Scrapbook-inspired test makes diagnosis more accessible
Two new hepatitis C treatments, approved late last year by the Food and Drug Administration and boasting a 95 percent cure rate, are a boon to patients diagnosed with the disease. But what of the millions of folks who have the virus but don’t know it? An estimated 75 percent of people living with hepatitis C don’t know they are infected.
The medical community has called for all baby boomers to be tested, but testing for hepatitis C, a blood-borne pathogen that can cause liver damage, cancer and even death and now kills more Americans than HIV, is expensive and time consuming. An initial screening and a second test for confirmation means many people can’t or won’t return for follow-up.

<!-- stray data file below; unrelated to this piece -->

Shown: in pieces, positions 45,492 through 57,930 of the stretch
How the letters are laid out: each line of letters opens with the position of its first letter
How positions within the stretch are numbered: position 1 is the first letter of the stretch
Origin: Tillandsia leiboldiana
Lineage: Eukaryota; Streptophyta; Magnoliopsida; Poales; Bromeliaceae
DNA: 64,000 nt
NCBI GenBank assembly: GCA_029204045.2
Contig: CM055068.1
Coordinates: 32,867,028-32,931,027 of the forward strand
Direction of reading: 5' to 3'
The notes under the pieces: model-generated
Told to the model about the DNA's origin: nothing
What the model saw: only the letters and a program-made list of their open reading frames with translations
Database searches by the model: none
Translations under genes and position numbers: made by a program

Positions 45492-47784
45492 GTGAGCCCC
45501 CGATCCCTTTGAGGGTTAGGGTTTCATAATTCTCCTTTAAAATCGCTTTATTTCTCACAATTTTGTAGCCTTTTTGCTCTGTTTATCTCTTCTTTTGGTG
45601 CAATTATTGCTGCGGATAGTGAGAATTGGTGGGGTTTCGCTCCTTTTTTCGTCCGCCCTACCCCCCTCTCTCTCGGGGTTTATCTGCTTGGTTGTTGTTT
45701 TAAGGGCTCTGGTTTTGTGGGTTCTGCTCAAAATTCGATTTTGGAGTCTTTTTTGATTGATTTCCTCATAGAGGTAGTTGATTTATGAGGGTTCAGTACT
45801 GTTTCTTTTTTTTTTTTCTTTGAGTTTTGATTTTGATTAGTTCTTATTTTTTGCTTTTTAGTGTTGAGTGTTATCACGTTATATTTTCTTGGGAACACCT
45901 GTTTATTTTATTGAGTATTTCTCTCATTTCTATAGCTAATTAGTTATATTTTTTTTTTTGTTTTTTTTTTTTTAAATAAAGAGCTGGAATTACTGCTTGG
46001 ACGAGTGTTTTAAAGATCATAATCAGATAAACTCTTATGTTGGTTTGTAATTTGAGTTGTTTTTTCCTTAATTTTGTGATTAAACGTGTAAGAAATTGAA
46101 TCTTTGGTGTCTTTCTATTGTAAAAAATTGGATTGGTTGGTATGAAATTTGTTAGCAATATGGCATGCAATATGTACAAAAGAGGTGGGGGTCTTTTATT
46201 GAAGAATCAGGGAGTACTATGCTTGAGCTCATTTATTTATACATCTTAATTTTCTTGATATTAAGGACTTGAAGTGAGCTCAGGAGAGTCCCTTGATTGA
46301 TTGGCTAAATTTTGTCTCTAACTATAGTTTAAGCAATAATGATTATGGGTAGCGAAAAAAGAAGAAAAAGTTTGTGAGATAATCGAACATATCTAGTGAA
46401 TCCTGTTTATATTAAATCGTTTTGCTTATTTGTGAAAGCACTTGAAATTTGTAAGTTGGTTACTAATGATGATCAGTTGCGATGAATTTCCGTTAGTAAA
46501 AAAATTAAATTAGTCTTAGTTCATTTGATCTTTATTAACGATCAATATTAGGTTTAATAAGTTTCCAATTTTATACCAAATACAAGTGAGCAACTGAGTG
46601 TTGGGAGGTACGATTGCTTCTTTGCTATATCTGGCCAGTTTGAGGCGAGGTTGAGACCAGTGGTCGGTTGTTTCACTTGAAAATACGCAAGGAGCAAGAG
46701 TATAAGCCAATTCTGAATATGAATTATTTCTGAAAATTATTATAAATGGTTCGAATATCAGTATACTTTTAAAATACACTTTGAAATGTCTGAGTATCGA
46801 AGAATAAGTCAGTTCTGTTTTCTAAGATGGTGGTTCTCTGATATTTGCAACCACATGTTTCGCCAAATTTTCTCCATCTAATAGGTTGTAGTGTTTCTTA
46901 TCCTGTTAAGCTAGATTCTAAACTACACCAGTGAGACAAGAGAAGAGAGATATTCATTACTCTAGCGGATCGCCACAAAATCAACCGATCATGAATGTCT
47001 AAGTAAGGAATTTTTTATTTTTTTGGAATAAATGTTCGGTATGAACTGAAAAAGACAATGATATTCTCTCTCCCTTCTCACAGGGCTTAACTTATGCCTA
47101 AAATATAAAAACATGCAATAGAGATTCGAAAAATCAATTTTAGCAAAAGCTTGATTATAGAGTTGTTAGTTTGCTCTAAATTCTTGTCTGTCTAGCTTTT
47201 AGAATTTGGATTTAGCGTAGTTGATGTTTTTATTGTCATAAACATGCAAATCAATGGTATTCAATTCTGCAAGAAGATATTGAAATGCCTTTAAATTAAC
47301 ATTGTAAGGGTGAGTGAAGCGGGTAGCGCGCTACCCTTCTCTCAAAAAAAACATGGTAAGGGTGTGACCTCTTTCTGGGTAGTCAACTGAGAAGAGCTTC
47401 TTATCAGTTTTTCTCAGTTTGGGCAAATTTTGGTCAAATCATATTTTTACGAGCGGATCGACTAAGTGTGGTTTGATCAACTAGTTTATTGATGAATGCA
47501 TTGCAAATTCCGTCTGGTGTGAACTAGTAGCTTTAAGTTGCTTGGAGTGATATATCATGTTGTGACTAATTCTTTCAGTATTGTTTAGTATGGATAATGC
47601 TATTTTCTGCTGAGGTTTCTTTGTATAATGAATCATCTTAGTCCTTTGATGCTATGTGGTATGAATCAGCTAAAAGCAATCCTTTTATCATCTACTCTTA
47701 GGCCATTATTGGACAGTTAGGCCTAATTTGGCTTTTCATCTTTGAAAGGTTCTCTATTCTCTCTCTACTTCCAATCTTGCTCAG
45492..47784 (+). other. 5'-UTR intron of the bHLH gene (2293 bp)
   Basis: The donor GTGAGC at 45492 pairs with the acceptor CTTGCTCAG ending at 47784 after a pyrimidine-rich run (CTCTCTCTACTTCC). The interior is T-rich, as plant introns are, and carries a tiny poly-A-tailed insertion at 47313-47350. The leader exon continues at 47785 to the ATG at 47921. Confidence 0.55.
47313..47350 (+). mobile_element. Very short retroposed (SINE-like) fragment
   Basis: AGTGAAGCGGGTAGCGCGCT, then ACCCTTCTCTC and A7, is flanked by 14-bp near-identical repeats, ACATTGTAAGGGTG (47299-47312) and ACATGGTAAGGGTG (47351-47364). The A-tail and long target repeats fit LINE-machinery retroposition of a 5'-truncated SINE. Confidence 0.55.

Scientists from the American Chemical Society may have discovered a solution. By applying recently developed inexpensive paper-based medical technologies to hepatitis C screening—they cut shapes from special paper and added antigens, antibodies and chemicals to test patient samples—the scientists can conduct both diagnostic tests simultaneously. No second office visit and less cost? Winning!